Virtual reality can identify early Alzheimer’s disease more accurately than cognitive tests currently considered to be the “gold standard,” suggests a new study published in the journal Brain.
Getting lost is one of the first symptoms of Alzheimer’s disease and is related to a region of the brain known as the entorhinal cortex. The pen-and-paper cognitive tests used to diagnose it can’t detect navigation difficulties, however.
Researchers from the University of Cambridge had 45 people with mild cognitive impairment put on a VR headset and undertake a navigation test while walking within a simulated environment. Successful completion of the task required intact functioning og the entorhinal cortex, one of the first areas in the brain damaged in Alzheimer’s disease. The team, led by Dennis Chan, M.D., Ph.D., hypothesised that people with early Alzheimer’s disease would be affected disproportionately on the test.
Investigators took samples of cerebrospinal fluid to look for biomarkers of underlying Alzheimer’s disease in the study participants, and 12 of them tested positive. The scientists also recruited 41 age-matched healthy control subjects for comparison.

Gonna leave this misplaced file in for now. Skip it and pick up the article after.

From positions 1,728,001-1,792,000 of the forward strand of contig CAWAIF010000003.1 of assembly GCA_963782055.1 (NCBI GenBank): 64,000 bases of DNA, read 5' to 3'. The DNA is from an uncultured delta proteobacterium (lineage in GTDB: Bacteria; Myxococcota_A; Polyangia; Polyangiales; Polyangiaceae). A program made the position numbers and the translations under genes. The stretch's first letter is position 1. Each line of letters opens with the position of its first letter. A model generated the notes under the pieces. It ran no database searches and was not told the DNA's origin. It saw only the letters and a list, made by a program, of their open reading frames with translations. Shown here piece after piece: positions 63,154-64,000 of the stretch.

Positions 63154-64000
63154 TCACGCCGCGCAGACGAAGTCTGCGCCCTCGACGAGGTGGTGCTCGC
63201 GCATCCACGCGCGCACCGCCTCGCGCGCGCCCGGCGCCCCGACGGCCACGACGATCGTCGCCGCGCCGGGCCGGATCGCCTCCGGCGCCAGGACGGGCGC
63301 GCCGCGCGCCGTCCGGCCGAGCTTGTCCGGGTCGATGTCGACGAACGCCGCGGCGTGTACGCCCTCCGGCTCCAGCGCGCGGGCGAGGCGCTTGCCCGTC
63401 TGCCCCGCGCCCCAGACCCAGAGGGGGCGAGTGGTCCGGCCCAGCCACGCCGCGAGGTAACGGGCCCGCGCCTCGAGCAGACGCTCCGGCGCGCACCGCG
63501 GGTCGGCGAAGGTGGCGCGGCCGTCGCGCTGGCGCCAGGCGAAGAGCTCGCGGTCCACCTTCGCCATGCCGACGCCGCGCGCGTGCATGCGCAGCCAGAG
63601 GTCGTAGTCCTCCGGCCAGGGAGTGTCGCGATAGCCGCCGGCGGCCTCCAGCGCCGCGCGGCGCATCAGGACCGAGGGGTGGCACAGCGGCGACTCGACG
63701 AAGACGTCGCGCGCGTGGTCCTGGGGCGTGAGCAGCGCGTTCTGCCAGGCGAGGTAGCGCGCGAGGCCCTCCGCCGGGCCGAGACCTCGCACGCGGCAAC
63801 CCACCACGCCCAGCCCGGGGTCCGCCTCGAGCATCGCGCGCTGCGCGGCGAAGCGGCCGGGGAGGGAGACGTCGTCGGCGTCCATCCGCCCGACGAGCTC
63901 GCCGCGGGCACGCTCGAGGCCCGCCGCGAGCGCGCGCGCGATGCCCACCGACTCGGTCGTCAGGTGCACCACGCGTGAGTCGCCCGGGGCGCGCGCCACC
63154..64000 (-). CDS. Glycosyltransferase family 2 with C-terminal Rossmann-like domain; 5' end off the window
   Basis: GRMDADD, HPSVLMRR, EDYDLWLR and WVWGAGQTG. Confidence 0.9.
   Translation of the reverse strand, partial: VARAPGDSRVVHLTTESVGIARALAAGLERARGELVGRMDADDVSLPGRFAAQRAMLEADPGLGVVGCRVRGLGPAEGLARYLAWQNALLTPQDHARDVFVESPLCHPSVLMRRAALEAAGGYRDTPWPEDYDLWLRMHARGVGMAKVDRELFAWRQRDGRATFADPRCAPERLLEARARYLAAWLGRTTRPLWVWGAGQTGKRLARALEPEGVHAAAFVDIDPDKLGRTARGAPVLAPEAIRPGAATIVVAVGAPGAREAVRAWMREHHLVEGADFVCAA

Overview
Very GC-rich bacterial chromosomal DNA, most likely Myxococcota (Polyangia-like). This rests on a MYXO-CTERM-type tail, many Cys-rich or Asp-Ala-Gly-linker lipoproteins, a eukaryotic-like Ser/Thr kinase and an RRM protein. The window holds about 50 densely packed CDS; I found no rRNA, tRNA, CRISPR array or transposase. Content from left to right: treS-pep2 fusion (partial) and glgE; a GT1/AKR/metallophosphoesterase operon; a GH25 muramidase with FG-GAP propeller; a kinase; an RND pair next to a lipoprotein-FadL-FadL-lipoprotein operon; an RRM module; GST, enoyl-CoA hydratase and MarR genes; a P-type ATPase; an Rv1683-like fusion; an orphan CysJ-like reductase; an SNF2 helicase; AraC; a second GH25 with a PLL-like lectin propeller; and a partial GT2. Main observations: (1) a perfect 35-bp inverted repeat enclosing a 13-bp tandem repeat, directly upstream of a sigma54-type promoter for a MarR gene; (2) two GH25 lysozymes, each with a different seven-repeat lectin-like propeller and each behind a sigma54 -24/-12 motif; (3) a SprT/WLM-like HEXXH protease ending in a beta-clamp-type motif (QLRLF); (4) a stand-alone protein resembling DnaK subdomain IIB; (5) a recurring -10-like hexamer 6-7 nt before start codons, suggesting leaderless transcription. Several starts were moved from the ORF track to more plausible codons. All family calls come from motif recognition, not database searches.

All of the participants with mild cognitive impairment performed worse on the navigation task than the healthy controls. The study yielded two additional observations that the researchers deemed crucial, however:
- Participants with mild cognitive impairment with positive cerebrospinal fluid markers — indicating the presence of Alzheimer’s disease, thus placing them at risk of developing dementia — performed worse than those with negative cerebrospinal fluid markers at low risk of future dementia.
- The VR navigation task was better at differentiating between those low- and high-risk mild cognitive impairment participants than a battery of currently used tests considered to be the gold standard for the diagnosis of early Alzheimer’s.
“These results suggest a VR test of navigation may be better at identifying early Alzheimer’s disease than tests we use at present in clinic and in research studies,” Chan said.